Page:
Live at Leeds provided a roller coaster ride of highs and lows this year…

2019 festival season has officially arrived, and as usual, Live at Leeds kicked off the calendar on  Saturday 4th May, the first May bank holiday weekend. Live at Leeds is a festival that knows what it is – a guitar-heavy, DIY rock-focused offering with the odd curveball. Burgeoning talents rubbing shoulders with indie landfill, the 2019 edition of Live at Leeds provided a rollercoaster ride of highs and lows.

The diverse collection of venues is one of the festival’s greatest pulls, with more than 20 spaces utilised as stages. Independent pub/clubs like Nation of Shopkeepers and The Wardrobe boasted the festival’s pick of grassroots soul. The latter welcomed an eyebrow-raising influx of fans as Hull DIY indie quartet, The Hubbards, whet the appetite of early bird fans at lunchtime.

Drenge

Drenge were another DIY garage rock outfit who tempted a larger-than-expected slew of numbers to their show, this time in O2 Academy Leeds. The Sheffield duo have tightened their performance, whilst retaining their gloomy dystopian vibe. “We wanted a Lion King video but couldn’t afford it”, joked singer and guitarist Eoin Loveless, as an eerie monochrome video of poverty-stricken Eastern European communities unfolded behind the band.

If you were looking for a light antidote to Drenge’s doom-imbued strumming, then the sun-kissed electronica of Elder Island should have offered just that. Unfortunately, a muddy sound system overpowered most of the higher notes, including lead vocalist Katy Sargent’s top lines and her electronic cello, which, on record, cuts through other instrumentation. The beauty of impressive tracks from recent debut album The Omnitone Collection, such as ‘Kape Fear’, were never fully realised. Nevertheless Elder Island proved themselves one to watch ahead of their impending autumn/winter tour.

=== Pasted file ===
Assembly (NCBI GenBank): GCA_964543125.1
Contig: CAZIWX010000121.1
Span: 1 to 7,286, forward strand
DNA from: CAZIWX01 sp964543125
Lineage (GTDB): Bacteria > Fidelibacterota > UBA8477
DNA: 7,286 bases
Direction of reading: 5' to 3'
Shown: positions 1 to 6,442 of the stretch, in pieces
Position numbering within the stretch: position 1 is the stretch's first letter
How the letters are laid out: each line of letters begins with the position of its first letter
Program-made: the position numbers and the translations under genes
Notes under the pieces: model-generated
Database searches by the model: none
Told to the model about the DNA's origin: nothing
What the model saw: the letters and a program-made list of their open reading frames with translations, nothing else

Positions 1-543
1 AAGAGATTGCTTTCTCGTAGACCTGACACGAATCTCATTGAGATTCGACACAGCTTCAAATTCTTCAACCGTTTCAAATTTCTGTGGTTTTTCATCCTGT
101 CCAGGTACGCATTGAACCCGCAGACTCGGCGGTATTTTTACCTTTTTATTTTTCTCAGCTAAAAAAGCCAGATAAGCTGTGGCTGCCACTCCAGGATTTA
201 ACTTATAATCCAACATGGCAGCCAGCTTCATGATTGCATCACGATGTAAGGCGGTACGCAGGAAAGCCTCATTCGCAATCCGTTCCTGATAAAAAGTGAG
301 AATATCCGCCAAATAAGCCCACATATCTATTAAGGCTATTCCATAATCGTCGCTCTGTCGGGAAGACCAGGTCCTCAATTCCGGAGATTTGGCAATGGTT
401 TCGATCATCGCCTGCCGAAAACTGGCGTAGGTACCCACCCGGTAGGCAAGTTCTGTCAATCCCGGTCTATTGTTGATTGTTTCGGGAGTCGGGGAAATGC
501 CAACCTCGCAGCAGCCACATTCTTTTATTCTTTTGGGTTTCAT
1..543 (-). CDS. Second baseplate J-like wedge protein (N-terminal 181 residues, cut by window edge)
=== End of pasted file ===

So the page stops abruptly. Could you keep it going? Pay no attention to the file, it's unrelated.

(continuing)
Sadly, venue issues were not limited to Elder Island’s set. Metronomy cancelled just hours before their hotly anticipated show at Leeds University. Communication regarding the cancellation was sketchy – it took viewing the band’s Instagram  to learn that it was due to a burst pipe at Leeds Stylus. The festival team managed to relocate all four supporting artists, leaving Metronomy’s fans (many of whom had trudged up to the venue in time for their show specifically) feeling very short-changed.


Kate Tempest

So it was time for plan B – Kate Tempest. Moments into her performance, a teary Tempest told Leeds Beckett Students’ Union, “I just discovered that one of my best friends died, like 2 hours ago”. What followed was a performance to an attentive and respectful audience, as Tempest unloaded a deep and insightful stream of consciousness, painting our modern tech-obsessed world with a dystopia-tinged brush. Her set could not be categorised, with its malformation of lo-fi hip hop beats and politically charged spoken word. Kate Tempest perfectly articulates 2019’s stew of confusion and apathy.

Live at Leeds remains a buzzing hub for fresh indie music. From cafes to clubs, the whole city gets stuck in, creating a community feel which is refreshing in the face of other more commercial options. Despite this, the way the festival handled a major headliner cancellation was very disappointing. Organisers attempted to brush the issue under the carpet, which later fuelled the fire of complaints on Twitter.

Photo credits:
Lead – Lewis Evans
Drenge – Barnaby Fairely
Kate Tempest – Sam Barrett

Tickets for Live at Leeds 2020 are on sale now.